Christine de Pizan (b. 1365 in Venice- d. 1430 in Poissy)
De Pizan’s father moved his family to France when he became the court astrologer/physician to Charles V . Her father and later her husband supported her studies, and when the latter passed away, de Pizan began to support herself and her children by writing commissioned pieces for, or dedicating her compositions to, members of the French court. Extraordinarily, she was able to rely on her poetry and prose for a lifetime of economic stability.
Of her many works, The Book of the City of Ladies (Le livre de la cité des dames), is most striking in its defense of female intellect and education in the face of classical and renaissance writings by men ridiculing womens’ capacities and setting up the male body and brain as the human norm.
The Book of the City of Ladies was produced in manuscript by 1405 and in it de Pizan creates an allegorical city constructed and populated by historial and mythological women: her city of ladies creates a space for women to act as intellectuals in ways that the male-constructed literary and political sphere of renaissance Europe has prevented.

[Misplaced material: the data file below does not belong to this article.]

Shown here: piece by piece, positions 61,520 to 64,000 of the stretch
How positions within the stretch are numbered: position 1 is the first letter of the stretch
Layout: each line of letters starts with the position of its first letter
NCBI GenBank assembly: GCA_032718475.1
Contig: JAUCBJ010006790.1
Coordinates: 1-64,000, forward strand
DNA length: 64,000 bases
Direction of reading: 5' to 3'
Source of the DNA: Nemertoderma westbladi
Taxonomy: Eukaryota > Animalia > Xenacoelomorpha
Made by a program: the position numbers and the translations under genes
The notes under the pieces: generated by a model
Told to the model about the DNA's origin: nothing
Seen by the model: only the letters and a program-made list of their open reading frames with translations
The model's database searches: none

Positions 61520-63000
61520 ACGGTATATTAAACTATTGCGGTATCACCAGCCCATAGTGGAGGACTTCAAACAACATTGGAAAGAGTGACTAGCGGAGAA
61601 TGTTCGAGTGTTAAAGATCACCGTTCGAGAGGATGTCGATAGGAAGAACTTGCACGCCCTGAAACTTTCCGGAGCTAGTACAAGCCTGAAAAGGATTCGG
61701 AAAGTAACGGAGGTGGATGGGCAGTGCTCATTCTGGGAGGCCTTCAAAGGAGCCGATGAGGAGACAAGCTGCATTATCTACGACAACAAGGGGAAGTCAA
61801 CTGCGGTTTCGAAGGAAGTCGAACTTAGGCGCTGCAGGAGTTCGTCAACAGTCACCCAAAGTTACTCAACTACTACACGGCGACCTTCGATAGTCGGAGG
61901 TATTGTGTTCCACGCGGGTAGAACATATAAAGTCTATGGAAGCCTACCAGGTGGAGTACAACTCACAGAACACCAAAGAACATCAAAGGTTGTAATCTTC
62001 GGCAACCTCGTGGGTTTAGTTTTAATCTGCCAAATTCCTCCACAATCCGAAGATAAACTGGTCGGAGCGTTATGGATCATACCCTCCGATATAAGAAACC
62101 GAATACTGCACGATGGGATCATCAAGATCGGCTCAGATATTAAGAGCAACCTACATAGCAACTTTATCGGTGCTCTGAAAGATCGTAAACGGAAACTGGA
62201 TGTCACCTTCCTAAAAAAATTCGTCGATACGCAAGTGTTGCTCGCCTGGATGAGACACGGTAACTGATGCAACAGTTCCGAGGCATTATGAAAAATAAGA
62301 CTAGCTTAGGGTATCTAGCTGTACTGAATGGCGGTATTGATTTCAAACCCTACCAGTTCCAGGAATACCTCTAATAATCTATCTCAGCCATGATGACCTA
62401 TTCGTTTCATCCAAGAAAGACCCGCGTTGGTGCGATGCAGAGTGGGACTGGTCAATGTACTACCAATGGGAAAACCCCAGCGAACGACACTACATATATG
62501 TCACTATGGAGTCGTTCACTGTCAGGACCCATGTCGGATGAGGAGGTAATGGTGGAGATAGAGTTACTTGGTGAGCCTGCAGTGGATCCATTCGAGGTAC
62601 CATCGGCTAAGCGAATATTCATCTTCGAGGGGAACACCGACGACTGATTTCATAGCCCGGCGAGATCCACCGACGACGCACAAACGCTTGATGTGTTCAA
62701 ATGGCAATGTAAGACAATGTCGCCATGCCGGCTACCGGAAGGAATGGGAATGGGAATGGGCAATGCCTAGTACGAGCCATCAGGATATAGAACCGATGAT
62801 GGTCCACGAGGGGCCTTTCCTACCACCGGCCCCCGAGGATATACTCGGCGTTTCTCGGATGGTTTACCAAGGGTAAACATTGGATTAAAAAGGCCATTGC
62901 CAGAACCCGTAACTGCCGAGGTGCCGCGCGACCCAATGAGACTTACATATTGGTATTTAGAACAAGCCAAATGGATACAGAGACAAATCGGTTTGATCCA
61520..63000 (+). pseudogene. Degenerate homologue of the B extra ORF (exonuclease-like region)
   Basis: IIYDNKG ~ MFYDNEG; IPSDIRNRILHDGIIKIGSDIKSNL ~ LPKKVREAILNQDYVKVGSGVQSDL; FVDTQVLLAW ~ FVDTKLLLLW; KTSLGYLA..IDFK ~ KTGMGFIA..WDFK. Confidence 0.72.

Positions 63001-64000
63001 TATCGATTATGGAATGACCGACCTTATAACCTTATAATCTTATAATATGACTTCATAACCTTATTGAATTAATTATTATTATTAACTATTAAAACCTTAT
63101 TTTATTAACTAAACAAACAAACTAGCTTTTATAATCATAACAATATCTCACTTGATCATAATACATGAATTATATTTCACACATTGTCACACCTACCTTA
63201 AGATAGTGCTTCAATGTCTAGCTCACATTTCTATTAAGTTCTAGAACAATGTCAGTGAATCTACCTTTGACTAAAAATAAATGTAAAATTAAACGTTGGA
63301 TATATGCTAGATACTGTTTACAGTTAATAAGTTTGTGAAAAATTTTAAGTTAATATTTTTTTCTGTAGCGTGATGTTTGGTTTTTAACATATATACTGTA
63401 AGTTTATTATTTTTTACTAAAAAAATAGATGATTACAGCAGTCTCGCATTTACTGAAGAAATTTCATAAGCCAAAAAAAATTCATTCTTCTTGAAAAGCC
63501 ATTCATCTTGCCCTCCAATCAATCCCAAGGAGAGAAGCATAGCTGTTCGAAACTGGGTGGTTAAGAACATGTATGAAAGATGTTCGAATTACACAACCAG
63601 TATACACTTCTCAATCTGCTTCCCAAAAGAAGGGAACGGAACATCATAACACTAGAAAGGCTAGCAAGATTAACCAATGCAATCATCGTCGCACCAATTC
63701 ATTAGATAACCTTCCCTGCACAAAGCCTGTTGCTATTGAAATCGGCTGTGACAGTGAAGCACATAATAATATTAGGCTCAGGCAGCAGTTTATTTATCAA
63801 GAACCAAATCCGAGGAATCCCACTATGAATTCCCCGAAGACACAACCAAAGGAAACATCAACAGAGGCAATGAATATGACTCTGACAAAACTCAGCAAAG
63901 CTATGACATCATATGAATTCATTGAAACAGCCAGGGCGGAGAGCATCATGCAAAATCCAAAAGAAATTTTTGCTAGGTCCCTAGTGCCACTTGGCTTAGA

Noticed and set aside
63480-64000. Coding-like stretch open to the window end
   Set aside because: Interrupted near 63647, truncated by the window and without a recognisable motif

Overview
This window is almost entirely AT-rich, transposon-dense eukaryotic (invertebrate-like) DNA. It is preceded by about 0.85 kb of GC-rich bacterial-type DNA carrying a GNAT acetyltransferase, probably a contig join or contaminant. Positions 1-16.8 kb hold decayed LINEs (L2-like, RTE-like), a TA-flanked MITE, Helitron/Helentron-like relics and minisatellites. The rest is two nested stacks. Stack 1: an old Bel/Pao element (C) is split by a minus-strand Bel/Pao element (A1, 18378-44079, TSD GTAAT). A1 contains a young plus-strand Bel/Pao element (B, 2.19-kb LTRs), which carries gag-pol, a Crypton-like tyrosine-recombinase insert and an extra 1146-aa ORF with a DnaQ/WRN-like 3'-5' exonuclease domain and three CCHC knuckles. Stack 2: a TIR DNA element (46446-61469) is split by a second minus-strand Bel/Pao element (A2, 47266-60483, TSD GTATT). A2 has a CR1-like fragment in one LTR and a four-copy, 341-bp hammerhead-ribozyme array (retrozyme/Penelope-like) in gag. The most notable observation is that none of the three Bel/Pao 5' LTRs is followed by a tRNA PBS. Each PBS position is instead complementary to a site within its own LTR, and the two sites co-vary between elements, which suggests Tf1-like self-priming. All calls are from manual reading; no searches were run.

Just as French king Charles V built new walls around Paris during de Pizan’s life, so too do walls feature prominently in the protection of her city. She seeks to protect the collected history of women present within her city from the threat of the male-dominated world outside. By writing a history of women in very spatial terms, de Pizan creates a mnemonic device perhaps meant to teach women about the feats and accomplishments of historic females in order to inspire new action.
For more on the “construction” of Christine de Pizan’s city see Wagner, Jill E.. “Christine de Pizan’s City of Ladies: A Monumental (Re)construction of, by, and for Women of All Time.” Medieval Feminist Forum 44, no. 1 (2008):69-80.
Available at: http://ir.uiowa.edu/mff/vol44/iss1/6 [accessed 11-15-2012].
Images of a manuscript of de Pizan’s collected works (commissioned by the French queen Isabeau, presented in 1414). Now at the British Library, Harley MS 4431.